Monday, April 12, 2010

Weekend Adventure

Sara and I went to Lake Lure/Chimney Rock, NC, on Saturday, on an absolutely lovely day, cool and sunny. Our new gnome, Travis L. Ocity, went with us; here he is in front of the Lake Lure Inn:

Chimney Rock until this past year was a private park, and one of the main mountain tourist attractions in North Carolina. It has been acquired by the state of North Carolina and is being converted into a state park. Chimney Rock itself is a rock outcrop thrusting out from the side of a mountain; if you're familiar with the works of Stephen R. Donaldson, think Kevin's Watch on a smaller scale:

And yes, it is rather phallic-looking.

The village of Chimney Rock, in the valley below the rock, lies along the Broad River. The town is mostly souvenir and t-shirt shops; the shops alongside the river enjoy lovely views of it and the sound of rushing water:

The gnome posed in front of the river, and approved:

It's really a beautiful river:

While walking about the town we had seen a barbecue restaurant at the west end, beside the river:

I seem to recall that this barbecue restaurant was washed into the river a dozen or so years ago, this may be a rebuilt version of it; it's just a single-wide trailer with a kitchen shed attached, nothing more fancy than that.

I ordered a pork plate, but was given a pork sandwich; Sara ordered the pork sandwich and got a pork sandwich. They look like this:

I have to report that Duncan's isn't particularly good barbecue; it's mixed with sauce before leaving the kitchen; Sara found a bone fragment in her sandwich. The quality was about that of a tub of grocery store barbecue; there was also an insect problem, specifically ants on the tables and interior walls. Not lots of ants, but enough to notice, especially the ones on the tables. I'd have to assign Duncan's a 2 on my 5-scale: 2 out of 5: edible, but no effort to impress; staff/management going through motions. Sara actually couldn't finish her sandwich, unusual for her.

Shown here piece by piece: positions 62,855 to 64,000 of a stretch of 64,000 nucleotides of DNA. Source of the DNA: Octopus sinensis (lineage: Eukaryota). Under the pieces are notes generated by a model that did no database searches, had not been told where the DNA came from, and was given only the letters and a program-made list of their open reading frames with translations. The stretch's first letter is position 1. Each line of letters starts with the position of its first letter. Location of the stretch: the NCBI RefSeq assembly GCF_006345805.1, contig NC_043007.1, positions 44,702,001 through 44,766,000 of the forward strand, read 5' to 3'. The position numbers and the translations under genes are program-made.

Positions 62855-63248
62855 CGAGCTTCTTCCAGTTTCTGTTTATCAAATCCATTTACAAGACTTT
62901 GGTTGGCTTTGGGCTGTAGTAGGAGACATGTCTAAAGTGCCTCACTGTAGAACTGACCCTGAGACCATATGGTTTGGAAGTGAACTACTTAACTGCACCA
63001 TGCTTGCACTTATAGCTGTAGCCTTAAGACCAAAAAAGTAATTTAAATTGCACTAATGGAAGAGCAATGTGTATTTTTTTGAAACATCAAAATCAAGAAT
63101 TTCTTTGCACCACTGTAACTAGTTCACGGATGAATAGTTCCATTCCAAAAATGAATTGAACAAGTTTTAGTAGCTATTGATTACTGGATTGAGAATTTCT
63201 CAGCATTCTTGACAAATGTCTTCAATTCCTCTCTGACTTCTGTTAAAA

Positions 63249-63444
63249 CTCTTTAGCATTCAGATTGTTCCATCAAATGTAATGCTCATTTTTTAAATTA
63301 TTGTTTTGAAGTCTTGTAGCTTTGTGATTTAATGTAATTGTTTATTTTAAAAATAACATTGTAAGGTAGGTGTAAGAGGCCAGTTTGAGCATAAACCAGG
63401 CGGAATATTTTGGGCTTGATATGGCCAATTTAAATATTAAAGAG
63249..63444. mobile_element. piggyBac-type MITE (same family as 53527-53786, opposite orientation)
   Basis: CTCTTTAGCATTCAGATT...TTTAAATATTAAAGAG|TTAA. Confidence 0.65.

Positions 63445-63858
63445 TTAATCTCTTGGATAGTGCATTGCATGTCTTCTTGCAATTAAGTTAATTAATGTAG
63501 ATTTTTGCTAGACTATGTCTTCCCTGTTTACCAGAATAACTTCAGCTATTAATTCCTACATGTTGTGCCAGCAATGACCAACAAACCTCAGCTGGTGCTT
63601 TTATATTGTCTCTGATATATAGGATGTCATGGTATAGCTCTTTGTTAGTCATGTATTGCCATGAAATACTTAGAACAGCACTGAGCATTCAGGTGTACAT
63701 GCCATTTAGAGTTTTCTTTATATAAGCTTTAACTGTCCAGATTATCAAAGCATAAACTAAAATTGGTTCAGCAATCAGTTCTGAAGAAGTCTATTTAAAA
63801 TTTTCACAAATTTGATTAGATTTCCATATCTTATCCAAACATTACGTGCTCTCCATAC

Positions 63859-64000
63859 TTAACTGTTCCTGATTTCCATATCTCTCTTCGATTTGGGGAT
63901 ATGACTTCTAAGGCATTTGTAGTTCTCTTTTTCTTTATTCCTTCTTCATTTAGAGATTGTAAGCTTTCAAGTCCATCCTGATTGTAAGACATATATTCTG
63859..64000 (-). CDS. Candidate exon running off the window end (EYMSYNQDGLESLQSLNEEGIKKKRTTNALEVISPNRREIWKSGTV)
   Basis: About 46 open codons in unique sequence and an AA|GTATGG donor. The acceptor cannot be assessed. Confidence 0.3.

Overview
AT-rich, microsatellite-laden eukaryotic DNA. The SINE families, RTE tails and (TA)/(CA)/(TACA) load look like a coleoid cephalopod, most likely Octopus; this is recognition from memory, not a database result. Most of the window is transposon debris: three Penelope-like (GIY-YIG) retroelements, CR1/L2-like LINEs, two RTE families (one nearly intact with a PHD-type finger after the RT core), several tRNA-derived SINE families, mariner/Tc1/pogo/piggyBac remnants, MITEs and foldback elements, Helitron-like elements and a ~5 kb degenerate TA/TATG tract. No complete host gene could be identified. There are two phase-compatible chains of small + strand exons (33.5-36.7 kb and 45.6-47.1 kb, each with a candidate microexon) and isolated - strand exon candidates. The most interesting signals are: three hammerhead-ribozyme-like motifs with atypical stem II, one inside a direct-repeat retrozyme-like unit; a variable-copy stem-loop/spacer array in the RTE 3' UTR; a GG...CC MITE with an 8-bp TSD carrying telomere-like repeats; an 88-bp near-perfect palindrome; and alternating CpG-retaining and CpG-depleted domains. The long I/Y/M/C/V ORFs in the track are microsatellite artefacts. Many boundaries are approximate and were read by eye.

After lunch we headed back for Charlotte, taking back roads all the way; near Chesnee we happened upon an unfortunately named church:

The trip back took several hours, and we decided to stop by a real barbecue restaurant in Lake Wylie, South Carolina, for dinner:

This restaurant, Q2U,serves pretty good barbecue, although it's far enough off the road to be hidden, something of a disadvantage; you always want people to be able to see your restaurant from the road, not just a small sign.

Sara ordered a small pork plate and two cups of BBQ stew, similar to Brunswick Stew, which she had eaten before here and quite liked:

I ordered a large pork plate:

The pork was a bit dry. On our previous visit, at 11 a.m. just after the restaurant opened, it had been moist and succulent; at 5 p.m. it was dried out. The hush puppies weren't fresh, being a bit cold and tough. I also had 3 ribs to eat; I'm not normally a rib eater, but I've been trying to learn to like them, since Sara and I are contemplating an avocation as BBQ judges. The ribs were tasty and cooked well; didn't fall off the bone, and the skin didn't pull away from the rib when you bit into it. Sara's stew was still good, though. The cook was apparently worried by my photographing of the food, as he came out to ask if the food was all right, being particularly concerned about the french fries; he said he could make fresh ones if the ones we had were sodden or cold. We declined, not feeling it necessary to make him cook fresh, since the food was still ten times better than the stuff we had eaten for lunch. I think that Q2U is probably best as a lunch destination rather than a dinner destination; and truly, aren't most barbecue joints places you eat lunch at, rather than dinner? I'll have to give Q2U a 3 on my 5-scale of BBQ, due to the dry pork and the old hush puppies; it would have been a 4/5 on the first visit: 3 out of 5: average; reasonably good food, moderate effort by staff/management.

And so to home after a long day.

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